September 4, 2012 Comments Off on ARE YOU PROTECTING YOUR TRADE SECRETS?
All businesses rely on proprietary information that is valuable specifically because it provides an economic advantage over competitors. Businesses in Arizona can protect that information under the Uniform Trade Secrets Act to prevent employees and/or competitors from, in effect, stealing it and using for financial gain or a competitive edge.
As a smart business person, you already know that you rely on valuable proprietary information in running your business. But you may not be protecting all of your proprietary trade secrets. Why? Because virtually any information can be protected as a trade secret if it is (1) valuable in a business or trade specifically because it is not generally known to others, and (2) kept secret by reasonable efforts. This broad definition can include almost any formula, pattern, technique, process, method, device, or compilation.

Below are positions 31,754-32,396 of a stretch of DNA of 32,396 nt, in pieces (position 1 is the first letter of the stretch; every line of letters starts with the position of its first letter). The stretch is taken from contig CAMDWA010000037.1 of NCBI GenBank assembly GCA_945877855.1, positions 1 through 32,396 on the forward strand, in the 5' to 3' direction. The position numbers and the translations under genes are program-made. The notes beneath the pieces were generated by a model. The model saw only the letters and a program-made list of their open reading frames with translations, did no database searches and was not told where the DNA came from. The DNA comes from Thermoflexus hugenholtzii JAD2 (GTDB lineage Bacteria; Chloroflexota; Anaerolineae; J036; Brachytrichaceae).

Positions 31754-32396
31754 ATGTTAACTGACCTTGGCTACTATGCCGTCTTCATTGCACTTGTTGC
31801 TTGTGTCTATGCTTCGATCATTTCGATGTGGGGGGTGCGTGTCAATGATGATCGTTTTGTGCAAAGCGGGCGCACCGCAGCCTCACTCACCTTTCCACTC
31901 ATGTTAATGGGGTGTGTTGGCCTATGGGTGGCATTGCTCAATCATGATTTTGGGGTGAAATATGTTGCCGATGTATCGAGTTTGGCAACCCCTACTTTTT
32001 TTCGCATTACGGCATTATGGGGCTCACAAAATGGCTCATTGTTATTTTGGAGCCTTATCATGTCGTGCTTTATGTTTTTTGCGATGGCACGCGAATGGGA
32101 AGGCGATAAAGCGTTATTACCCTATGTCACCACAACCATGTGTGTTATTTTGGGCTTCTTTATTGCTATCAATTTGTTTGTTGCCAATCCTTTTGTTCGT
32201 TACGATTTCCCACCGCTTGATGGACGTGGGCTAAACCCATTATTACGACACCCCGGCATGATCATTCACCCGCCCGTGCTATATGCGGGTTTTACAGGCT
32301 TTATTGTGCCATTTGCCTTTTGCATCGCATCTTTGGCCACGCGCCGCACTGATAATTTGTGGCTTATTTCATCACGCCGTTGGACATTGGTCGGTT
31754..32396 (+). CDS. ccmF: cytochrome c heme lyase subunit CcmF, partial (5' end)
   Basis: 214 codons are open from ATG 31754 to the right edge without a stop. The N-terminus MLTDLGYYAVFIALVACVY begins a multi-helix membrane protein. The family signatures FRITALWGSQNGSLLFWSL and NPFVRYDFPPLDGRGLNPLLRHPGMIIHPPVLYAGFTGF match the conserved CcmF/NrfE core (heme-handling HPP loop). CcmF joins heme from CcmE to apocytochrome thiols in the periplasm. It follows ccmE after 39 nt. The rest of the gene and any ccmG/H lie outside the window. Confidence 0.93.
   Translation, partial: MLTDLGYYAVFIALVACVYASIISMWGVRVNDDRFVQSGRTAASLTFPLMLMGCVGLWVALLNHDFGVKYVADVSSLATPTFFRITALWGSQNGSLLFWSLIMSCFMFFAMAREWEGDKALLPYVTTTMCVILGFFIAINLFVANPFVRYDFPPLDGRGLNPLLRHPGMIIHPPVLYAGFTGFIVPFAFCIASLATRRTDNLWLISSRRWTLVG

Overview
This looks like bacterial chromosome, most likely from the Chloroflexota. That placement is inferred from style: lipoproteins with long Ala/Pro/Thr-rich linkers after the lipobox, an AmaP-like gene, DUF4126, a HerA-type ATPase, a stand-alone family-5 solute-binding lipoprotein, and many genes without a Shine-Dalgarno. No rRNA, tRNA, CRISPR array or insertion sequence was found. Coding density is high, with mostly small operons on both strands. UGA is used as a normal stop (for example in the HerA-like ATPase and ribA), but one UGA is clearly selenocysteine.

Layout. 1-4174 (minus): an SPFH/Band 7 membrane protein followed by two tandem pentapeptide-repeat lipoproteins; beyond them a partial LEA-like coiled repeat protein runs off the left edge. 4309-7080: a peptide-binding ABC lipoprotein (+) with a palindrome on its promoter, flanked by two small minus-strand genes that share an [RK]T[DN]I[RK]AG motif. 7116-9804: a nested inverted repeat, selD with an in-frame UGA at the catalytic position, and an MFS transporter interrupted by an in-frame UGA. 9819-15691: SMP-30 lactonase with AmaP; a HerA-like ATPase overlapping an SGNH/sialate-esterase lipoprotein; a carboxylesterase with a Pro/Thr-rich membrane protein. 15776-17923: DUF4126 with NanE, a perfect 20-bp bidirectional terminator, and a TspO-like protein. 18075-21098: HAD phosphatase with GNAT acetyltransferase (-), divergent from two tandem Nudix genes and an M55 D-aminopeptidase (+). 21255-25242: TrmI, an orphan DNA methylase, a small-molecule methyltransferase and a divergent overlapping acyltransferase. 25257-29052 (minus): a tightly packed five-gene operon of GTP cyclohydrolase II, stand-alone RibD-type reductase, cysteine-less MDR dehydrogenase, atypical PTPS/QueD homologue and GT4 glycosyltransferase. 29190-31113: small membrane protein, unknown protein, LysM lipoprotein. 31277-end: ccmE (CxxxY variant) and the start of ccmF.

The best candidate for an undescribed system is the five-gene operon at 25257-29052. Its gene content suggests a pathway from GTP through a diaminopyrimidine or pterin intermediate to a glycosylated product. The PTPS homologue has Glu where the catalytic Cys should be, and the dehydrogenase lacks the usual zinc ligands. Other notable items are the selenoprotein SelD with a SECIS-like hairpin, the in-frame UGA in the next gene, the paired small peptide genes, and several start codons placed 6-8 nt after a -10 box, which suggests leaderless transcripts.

Need some concrete examples? The most common example is the secret formula for Coca-Cola®, but the examples are many and varied. Consider these:
• Client lists
• Spreadsheets used for calculating bids
• Best seller list (prior to release)
• All research and development, including manuals, experimental studies, and testing results (and even the knowledge in an employee’s head)
• Mathematical or scientific formulas, such as the chemical formula for a medication
• Recipes for many food products, such as cookies, soup, salad dressing
• Formulas for consumer products, such as toothpaste or mouthwash
• Formula for WD-40® (a silicon-based lubricant)
• Processes used to manufacture products made with Teflon®
• Techniques used on a lathe to manufacture replacement parts for airplanes
• Financial formulas used to estimate return on investment or profit margin
• Financial information and statements
• Sale performance information
• Market research
The important thing is that the information have value to the business specifically because it is not known to others (and the business took reasonable steps to protect the secrecy of the information). For more on trade secrets, see a discussion of Arizona’s Uniform Trade Secrets Act here.